Five creatures that want us to fight climate change

Wildlife in Canada are in trouble, and climate change is making matters worse. These five species-at-risk – including a rabbit-like creature the weight of a baseball that climbs mountains and a beach-loving shorebird – are vulnerable to the changing climate, and stand to gain if Canadians embrace our abundant clean energy resources and say goodbye to the exorbitant costs of climate change, air pollution and habitat destruction that stem from the production, transportation and use of fossil fuels.

Collared Pika in Keno, Yukon (c)Jukka Jantunen – Shutterstock/WWF-Canada

The collared pika is a grey, rabbit-like herbivore that weighs about as much as a baseball. It lives just above the tree line, roaming the mountainous areas of the Yukon, the Northwest Territories and northern B.C., where its habitat is relatively undisturbed – except by climate change. Already some populations of collared pika have been extirpated from parts of their historic range, after changes in moisture and weather caused by climate change made conditions inhabitable. As a result, the species has been designated as being of Special Concern under Canada’s Species at Risk Act.
A narwhal (Monodon monoceros) surfacing for breath in the Arctic, Canada. (c) Paul Nicklen / National Geographic Stock / WWF-Canada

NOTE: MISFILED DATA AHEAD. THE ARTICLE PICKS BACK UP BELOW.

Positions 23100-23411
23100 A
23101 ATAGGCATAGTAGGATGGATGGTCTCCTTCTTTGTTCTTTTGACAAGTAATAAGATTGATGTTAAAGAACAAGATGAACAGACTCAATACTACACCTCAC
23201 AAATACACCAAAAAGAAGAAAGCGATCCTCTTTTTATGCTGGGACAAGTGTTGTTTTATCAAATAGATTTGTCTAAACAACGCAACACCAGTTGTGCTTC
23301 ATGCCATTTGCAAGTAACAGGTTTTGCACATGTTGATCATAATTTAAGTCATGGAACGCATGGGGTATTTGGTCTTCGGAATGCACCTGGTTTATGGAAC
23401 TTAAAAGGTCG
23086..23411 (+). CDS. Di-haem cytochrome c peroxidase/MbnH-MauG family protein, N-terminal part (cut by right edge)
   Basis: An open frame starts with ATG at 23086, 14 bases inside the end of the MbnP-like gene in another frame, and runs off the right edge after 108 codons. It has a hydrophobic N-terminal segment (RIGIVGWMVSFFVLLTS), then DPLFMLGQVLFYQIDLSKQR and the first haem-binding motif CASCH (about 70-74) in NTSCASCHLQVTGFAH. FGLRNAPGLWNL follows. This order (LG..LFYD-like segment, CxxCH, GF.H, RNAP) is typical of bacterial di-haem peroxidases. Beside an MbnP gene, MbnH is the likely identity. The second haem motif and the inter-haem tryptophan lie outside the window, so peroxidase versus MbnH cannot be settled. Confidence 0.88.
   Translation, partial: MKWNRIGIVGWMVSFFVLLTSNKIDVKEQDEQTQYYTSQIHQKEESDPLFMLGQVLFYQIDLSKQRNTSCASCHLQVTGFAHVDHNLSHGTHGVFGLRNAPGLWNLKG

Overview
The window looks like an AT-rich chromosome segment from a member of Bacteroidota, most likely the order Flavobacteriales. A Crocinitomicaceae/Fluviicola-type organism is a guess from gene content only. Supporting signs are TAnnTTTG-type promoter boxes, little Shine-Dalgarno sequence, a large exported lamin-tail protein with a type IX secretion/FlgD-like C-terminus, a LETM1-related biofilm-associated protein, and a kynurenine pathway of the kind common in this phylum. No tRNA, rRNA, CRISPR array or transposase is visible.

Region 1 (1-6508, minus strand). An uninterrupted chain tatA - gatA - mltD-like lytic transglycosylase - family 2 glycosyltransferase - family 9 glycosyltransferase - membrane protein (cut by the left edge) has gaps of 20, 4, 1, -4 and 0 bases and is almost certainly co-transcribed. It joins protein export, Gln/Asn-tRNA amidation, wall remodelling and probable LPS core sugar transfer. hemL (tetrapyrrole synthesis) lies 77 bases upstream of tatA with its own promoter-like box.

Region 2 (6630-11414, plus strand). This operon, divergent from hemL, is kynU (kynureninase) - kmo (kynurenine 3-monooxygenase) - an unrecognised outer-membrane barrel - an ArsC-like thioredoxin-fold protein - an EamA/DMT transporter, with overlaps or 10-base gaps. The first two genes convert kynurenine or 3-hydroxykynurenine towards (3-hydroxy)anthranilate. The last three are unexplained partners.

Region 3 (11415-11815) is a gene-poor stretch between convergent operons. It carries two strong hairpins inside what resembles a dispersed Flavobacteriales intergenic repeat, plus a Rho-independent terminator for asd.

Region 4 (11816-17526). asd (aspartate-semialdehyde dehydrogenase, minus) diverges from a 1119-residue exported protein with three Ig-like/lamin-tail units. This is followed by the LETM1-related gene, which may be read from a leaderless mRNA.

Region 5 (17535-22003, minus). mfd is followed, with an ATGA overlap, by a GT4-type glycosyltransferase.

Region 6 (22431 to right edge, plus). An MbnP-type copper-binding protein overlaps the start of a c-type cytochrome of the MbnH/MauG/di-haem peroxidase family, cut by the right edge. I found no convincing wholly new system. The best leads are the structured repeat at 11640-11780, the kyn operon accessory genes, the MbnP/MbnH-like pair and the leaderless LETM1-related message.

Like a cross between a whale and a unicorn, the narwhal has a long, spiralled tusk – actually a tooth – that can grow up to 10 feet long. It lives in Arctic waters and is highly adapted to sea ice, as a place to feed and to take refuge. Studies have revealed that the narwhal is the most vulnerable of all Arctic marine mammals to the threats posed by climate change. Shrinking Arctic sea ice is already having an impact: Orcas venturing north find the increasingly ice-free waters suitable for hunting and seek narwhal as prey.
Piping plover on the beach. (c)bookguy-via-iStockPhoto.jpg

The piping plovers’ love of sunny, sandy beaches brings them into direct competition with beachgoers, resulting in disturbed or abandoned nests. While efforts to protect Endangered piping plovers from such disturbances are showing some success, increases in severe storms and rising sea levels associated with climate change are adding new stresses for this little shorebird by destroying sensitive nesting habitats.
Spiny softshell turtle hatchlings (c) Scott Gillingwater/WWF-Canada

The Threatened spiny softshell turtle has a pointy snout and, as you would expect, a soft shell. It lives in rivers and lakes but has experienced population declines in part due to the higher temperatures, droughts and flooding associated with extreme weather that is resulting from climate change.
Swift foxes on the wild grasslands Canadian Prairie in southern Saskatchewan, Canada (c) John E Marriott via 2 / WWF-Canada

This delicate, cat-size fox was extirpated from Canada in 1938 due to habitat loss and extermination by land-owners. Captive breeding programs and other conservation efforts have resulted in small population gains, but the current population of swift fox occupies only three per cent of its former range. These gains are threatened by indirect effects of climate change – the shift of habitats and prey availability.
WWF-Canada is working with industry and governments to ensure the transition to habitat-friendly renewable energy happens as quickly as possible. Visit for more information.